Sec. Route 1, Box 332 Adena, Ohio

Beautiful hot weather graced the Stumptown Steam Threshers
Reunion held on September 7 & 8, 1985. Many attended the show
although a slight decline in attendance was observed mostly due to
the status of the economy and hot weather.

Saturday’s show opened with prayer by Lester Nabb and flag
raising ceremonies led by the Cadiz Boy Scouts Troop #269.
Threshing, baling, cornmeal grinding, sawing, shingle making, power
eater demo, etc. continued until the noon whistle blow. At 12:45,
the Ladies Auxiliary crowned Joe Harrison, Thresher-man of the Year
and Jane Sloan as Queen. The crowning was done by last year’s
winners who were Doc Saffell and Mary Hardrock. The new thresherman
of the year and queen took their royal ride in the back of Ralph
Jones’ 1922 Model T 1-ton truck. At 1:00, the slow engine race
and block race got underway. The slow engine race in the antique
class was won by Jim Fisher on Harrison’s 20 HP Russell and
Bill Rees won in the scale class. John McDowell won the block race
with his 23-90 Baker.

After the race, the usual program of activities continued until
3:30 p.m. when the kiddie tractor pull under the supervision of the
TriValley Young Farmers & Wives got underway. The winners were
Mike Modra, Chad Corder, Matt Miller, Todd Hixon and Clarence
Cattrell. There seemed to be a great interest in this competition
for several local youngsters got involved. Trophies were awarded
for 1st prize winners in every class and each contestant was given
a patch.

At 7:00 p.m., the fiddling contest got under way. There were
only 9 contestants with six receiving trophies. Our youngest
contestant was 7 year old Carrie Dillon who won 3rd place in the
under 60 class. Carl Porter, who is 85 years young, played several
tunes on his mouth organ while the judges were tallying up the
scores. Trophies in the under 60 class were awarded to Larry Stull,
Clarence Miller and Carrie Dillon and in the 60 and older category
the winners were Jim Addy, Dorman Jefferies and Frances Dalton.
Afterwards the entire group played several tunes including
‘Mocking Bird’ and ‘Orange Blossom Special’.

On Sunday, the show started with church services led by Marion
Rogers of Freeport and two groups of gospel singers. After the
services, the usual activities got underway until the noon
whistles. At 1:00 p.m. fifteen gas tractor operators entered the
wagon backing contest. Doc Saffell took first place by completing
the course in 1 minute, 15 seconds and Brian Brown took second
place by completing the course in 1 minute, 25 seconds.

At 2:30, the Ladies Auxiliary held their quilt drawing and Megon
Rees of Canton was the winner. Previous to the grand parade, a
drawing was held of the membership for two $25.00 prizes. Winners
were Charles Woolf of Salem and Larry Skull of New Philadelphia. At
4:00 p.m., the grand parade, led by the Thresherman & Queen,
got underway followed by antique cars, steamers, gas & oil
tractors and all movable equipment. Plaques were presented to all

Gas engine land featured approximately 200 gas engines running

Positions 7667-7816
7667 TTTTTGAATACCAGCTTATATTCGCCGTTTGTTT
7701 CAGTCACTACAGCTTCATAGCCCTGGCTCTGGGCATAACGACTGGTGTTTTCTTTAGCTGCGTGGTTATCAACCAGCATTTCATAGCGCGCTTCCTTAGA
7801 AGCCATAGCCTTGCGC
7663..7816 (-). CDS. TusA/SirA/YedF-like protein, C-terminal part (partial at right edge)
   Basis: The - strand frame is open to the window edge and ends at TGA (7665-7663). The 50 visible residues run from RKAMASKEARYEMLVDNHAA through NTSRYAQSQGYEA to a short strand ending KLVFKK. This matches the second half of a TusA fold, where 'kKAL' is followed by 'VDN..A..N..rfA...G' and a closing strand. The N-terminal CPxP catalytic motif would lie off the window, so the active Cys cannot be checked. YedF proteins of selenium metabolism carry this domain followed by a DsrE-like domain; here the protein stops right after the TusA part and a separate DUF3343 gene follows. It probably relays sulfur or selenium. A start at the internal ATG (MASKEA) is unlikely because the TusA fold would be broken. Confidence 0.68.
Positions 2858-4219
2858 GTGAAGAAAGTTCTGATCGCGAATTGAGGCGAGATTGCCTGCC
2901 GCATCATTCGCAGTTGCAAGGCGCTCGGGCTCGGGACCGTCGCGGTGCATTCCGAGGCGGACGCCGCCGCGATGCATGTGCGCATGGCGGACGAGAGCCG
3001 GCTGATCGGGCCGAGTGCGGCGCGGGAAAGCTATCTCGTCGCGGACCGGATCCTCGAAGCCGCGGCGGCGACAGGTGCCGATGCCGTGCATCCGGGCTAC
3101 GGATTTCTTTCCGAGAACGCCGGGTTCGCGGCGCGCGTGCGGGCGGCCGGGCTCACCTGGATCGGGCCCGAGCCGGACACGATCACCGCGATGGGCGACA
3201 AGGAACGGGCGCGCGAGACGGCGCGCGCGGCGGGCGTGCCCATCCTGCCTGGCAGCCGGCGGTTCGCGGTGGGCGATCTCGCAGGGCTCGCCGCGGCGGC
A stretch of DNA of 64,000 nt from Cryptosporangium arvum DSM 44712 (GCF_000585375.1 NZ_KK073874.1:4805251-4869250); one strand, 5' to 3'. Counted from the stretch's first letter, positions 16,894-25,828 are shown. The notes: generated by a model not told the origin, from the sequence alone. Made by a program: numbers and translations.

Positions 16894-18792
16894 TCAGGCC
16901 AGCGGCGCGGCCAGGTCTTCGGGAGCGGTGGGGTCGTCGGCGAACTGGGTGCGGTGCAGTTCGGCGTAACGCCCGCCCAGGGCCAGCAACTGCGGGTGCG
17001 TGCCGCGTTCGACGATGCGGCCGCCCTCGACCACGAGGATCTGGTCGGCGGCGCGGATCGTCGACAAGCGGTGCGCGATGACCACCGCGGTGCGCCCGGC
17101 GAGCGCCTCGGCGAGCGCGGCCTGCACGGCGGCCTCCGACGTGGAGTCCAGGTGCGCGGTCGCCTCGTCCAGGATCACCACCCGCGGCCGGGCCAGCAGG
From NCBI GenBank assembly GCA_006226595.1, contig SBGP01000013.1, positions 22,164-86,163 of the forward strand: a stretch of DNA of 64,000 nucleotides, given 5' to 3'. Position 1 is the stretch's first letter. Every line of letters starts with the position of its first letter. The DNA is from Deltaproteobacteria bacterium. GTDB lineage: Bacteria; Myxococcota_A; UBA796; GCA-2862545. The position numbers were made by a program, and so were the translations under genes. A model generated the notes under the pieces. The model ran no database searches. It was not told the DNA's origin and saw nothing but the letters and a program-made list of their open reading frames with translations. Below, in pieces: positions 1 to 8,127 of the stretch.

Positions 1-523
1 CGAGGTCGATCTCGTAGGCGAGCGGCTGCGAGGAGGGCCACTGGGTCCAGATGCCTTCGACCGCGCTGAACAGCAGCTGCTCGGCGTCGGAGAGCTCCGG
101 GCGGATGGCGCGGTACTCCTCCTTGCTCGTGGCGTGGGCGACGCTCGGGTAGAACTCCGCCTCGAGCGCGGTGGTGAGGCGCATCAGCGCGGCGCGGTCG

cornshellers, water pumps, fans, washing machines, etc. Several
exhibitors had model gas engines. One exhibitor came from as far
away as Florida. Several antique cars and trucks were in attendance
with the oldest being a 1913 International truck owned by John
Skellett of Holloway. Gas tractors participated in the wagon
backing contest, powered the baler, ran the power eater and paraded
around the grounds. The GreenLine was the most predominant. A
Heider friction drive and a cross motor Frick were the most unusual
tractors and two OilPulls were featured.

A Korean war jet engine, owned by Mike Suca, was shown and
demonstrated. It vibrated the show grounds. Francis Smith from
Navarre brought his super tanker and helped wet the dust down. The
Arnold family from Marietta brought their Park locomotive and cars
and gave free rides. The locomotive was featured on our cups.
Charles Lucas of Belmont brought his beautiful team of Belgian
horses and wagon and gave free rides. Jed Crowe’s pre-1900
Peerless portable furnished the power for the group of stationary
and models. Ray Covault and Gary Arnold had their scale engines
working on matching fan and sawmill. John McDowell was kept busy on
his power eater generator.

Dick Firth’s shingle mill saw a lot of action with Francis
Young’s 6 HP portable Russell and scale traction engines. Fred
Rogers and Edgar Flowers shelled corn and ground corn meal. Cups
and plates and Stumptown hats were sold. A large group of flea
markets had a good selection of new and old ‘fleas’.

The New Athens Fireman Auxiliary sold food and featured
open-kettle soup beans and corn bread. The Weirton Lions Club sold
fish sandwiches and other food. Ice cream, popcorn, candy apples,
lemonade were also sold on the grounds. The New Athens Fire Dept.
had their ‘E’ car on hand in case of an emergency, supplied
our steam engines with water and watered the dust.

The officers and directors wish to thank the several different
individuals and companies who donated supplies and equipment and
the workers who worked such long hours getting the show together.
Also much thanks to the different exhibitors who traveled many
miles to exhibit at our show. Last but not least, a big thanks to
all the spectators who attended our show and helped finance us for
without their support we wouldn’t have a show. We invite all to
come back next year and have a good time with the ‘Stumptown
Gang’ on September 6th and 7th, 1986.

Farm Collector Magazine
Farm Collector Magazine
Dedicated to the Preservation of Vintage Farm Equipment